The discovery of a baby quokka in a fire-hit area of Western Australian has given hope to conservationists.
Quokkas are small marsupials native to a small corner of south-western Australia and considered endangered.
The local population around Northcliffe had been badly hit by a massive bushfire in 2015.
The World Wildlife Fund (WWF) conducted a survey 12 months after the blaze and estimated there was only 39 quokkas left in the fire zone area.
But a recent routine inspection of remote sensor cameras picked up multiple sightings of a young quokka joey along with its mother and another adult.
The video is a sign of population recovery that brings hope for this little species, said WWF Australia Species Conservation Manager Merril Halley.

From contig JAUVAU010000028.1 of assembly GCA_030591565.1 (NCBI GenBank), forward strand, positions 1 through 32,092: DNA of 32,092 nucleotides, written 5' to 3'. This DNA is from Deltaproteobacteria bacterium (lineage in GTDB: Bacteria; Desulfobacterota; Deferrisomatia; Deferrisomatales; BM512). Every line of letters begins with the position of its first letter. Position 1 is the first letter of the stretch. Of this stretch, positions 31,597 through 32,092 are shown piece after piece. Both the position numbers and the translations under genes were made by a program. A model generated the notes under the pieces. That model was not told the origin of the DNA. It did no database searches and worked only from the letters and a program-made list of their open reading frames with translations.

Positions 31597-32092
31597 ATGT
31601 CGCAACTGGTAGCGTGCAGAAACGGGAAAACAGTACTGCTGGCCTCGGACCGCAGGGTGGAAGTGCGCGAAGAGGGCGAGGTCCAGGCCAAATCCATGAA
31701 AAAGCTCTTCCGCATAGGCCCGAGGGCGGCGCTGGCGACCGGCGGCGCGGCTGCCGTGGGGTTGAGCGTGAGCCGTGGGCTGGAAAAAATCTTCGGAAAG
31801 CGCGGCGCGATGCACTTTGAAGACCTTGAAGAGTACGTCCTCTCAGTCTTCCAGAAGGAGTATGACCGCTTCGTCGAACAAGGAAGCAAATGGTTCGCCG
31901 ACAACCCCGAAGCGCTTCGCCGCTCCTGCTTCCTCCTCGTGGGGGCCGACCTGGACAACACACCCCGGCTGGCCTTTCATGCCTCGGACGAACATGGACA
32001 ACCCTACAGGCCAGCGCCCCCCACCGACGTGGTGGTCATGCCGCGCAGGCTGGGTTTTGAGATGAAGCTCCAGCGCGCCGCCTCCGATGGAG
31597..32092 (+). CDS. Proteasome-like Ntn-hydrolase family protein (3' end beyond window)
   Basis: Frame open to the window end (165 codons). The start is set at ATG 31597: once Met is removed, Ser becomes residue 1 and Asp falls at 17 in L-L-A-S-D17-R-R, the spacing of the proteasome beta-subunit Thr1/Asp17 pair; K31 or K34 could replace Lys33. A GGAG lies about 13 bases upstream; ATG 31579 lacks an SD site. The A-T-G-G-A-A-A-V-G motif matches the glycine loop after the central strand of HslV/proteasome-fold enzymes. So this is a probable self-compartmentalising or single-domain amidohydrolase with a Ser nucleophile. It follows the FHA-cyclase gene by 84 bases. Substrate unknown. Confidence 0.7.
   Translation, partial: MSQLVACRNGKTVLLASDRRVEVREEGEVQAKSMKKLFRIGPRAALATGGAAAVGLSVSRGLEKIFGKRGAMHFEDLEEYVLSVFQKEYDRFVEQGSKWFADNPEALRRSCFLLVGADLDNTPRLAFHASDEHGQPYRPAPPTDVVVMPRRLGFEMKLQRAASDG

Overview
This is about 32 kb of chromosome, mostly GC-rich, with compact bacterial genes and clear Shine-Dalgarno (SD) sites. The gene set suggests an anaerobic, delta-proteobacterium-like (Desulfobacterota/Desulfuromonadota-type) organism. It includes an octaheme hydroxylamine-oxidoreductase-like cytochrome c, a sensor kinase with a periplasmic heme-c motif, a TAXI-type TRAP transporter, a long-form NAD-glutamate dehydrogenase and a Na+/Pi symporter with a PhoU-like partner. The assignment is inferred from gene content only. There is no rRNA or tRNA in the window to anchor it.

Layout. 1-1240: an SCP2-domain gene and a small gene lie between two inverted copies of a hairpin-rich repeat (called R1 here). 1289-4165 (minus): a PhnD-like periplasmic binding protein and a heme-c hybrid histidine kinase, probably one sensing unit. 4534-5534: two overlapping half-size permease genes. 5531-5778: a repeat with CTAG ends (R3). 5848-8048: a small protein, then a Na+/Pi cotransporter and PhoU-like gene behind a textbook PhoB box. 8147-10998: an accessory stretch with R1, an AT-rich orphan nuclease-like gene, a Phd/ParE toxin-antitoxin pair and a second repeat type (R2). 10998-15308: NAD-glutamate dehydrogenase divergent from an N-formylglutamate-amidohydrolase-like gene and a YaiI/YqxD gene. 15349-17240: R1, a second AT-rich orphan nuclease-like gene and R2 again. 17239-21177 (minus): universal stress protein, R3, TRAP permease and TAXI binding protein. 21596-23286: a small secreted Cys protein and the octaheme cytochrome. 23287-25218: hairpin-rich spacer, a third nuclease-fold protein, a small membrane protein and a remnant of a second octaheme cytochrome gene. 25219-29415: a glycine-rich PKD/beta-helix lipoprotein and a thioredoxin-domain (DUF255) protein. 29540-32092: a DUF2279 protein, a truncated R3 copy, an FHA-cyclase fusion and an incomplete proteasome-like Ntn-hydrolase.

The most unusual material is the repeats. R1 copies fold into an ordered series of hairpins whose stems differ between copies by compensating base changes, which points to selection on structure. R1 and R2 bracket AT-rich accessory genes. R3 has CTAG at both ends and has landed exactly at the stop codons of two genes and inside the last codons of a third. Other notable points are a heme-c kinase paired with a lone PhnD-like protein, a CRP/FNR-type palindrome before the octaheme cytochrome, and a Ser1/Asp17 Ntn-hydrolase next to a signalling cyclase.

“The two adult quokkas were both survivors of the intense blaze so we were all thrilled to see a joey,” she said.
“The mother and an adult male quokka also seem to be on very good terms and have been seen together consistently for the past six months.
“It is unusual to see male-female interaction over a period of time as long as this, so this is really interesting for us.”
The Northcliffe fire burned some 98,000 hectares, making it the biggest bushfire in Western Australia since 1960.
Ms Halley said it would take a long time for the quokka habitat to fully recover. Even though bush is slowly regrowing, tree canopy regeneration takes more time.
“With such a small number of quokkas left in the region, it’s vital that we are out there protecting these animals,” she said.
Quokka sighting brings hope for Northcliffe population}